Father Alexander Schmemann continues the seventh chapter of The Eucharist Sacrament of the Kingdom: Sacrament of the Kingdom,by focusing on the shifts that occurred in the shift in understand of the concept of unity. While the creed was introduced into the eucharistic liturgy at a relatively late stage (the beginning of the sixth century), its purpose was to set the limits of the eucharistic community in order to guard the faith from heresy.

…the inclusion of the symbol of faith in the order of the liturgy, which became universal relatively quickly, was nothing more than the confirmation of the originally obvious, organic and inalienable link between the unity of faith and the Church and her self-fulfilment in the eucharist. And this link constituted the heartbeat of the experience and life of the early Church. (141)

Father Schmemann argues that this link between the unity of faith and the Church, which is what precludes communion with those outside the Church, while still assented to, has become more a formality than something that lives in the consciousness of believers, for scholastic theology has separated this discipline from its living roots which is the primordial experience of the Eucharist as the sacrament of unity. In contemporary understanding the Eucharist has become an individualised “means of personal sanctification” to meet the “spiritual needs” of the believer, and this is sanctioned by and reflects the theological fragmentation that – influenced by the West – has isolated

each element of faith and church tradition into a self-sufficient object, if not into a separate “discipline,” as though the degree of comprehension of each of them depends precisely on one’s ability not to coordinate it with the others but, on the contrary, to apportion and “isolate” it. Thus, each of the three realities of which we are speaking here – i.e., faith, the Church, the eucharist – proves to be a subject of special study in a separate “division,” removed from any ties with the other two. This, in turn, actually leads to a paradoxical result. What falls out of the theological field of vision is precisely the thing that unifies these three realities: unity, which in the experience of the Church constitutes the genuine content of the new life that we receive through faith, live in the Church, and are granted as “communion of the one Spirit” in the eucharist. (142-143)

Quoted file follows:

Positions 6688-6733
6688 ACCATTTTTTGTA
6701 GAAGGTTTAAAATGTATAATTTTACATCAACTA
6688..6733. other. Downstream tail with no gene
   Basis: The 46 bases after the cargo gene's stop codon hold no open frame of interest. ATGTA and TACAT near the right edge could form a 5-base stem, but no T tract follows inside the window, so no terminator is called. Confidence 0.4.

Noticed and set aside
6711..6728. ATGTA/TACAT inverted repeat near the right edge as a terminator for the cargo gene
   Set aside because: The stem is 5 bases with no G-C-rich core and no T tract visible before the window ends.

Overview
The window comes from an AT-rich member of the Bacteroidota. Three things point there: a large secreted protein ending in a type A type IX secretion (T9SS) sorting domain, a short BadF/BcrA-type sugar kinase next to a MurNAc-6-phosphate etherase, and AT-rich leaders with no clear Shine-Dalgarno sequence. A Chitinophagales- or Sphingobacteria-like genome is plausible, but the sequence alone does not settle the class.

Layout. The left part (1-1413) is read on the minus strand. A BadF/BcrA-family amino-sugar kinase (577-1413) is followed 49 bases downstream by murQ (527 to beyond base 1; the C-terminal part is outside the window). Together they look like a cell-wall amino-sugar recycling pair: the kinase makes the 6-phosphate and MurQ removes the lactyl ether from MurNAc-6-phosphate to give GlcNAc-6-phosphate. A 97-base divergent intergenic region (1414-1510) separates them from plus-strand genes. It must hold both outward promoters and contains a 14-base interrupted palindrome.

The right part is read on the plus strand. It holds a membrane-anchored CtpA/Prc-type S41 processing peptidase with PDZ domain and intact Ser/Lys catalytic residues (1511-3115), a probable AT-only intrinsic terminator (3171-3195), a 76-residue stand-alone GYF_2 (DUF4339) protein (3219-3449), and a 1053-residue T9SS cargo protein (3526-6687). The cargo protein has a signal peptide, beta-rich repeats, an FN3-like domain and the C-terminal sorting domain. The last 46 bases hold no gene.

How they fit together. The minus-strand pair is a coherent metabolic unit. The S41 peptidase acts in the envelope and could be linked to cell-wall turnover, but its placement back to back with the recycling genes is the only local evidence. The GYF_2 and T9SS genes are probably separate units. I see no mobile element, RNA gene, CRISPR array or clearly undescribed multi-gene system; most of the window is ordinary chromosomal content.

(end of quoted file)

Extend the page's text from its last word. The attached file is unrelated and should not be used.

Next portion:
Allied to this is the dissolution of faith into what Father Schmemann describes as “religious feeling.” Whereas faith involves a meeting with the Other, and a conversion to the Other who takes over and changes one’s life, “religious feeling” is subjective and individual, and subordinated to personal tastes and emotional experiences. While faith involves inner struggle, religious feeling “satisfies.” Moreover,

True faith aspires to be the integral illumination of the entire human composite by subordinating to itself the reason, the will, the whole of life. Religious feeling, on the contrary, easily accepts a rupture between religion and life and gets along happily with ideas, convictions, sometimes entire worldviews that are not only alien to Christianity but frequently openly contradictory to it. (144)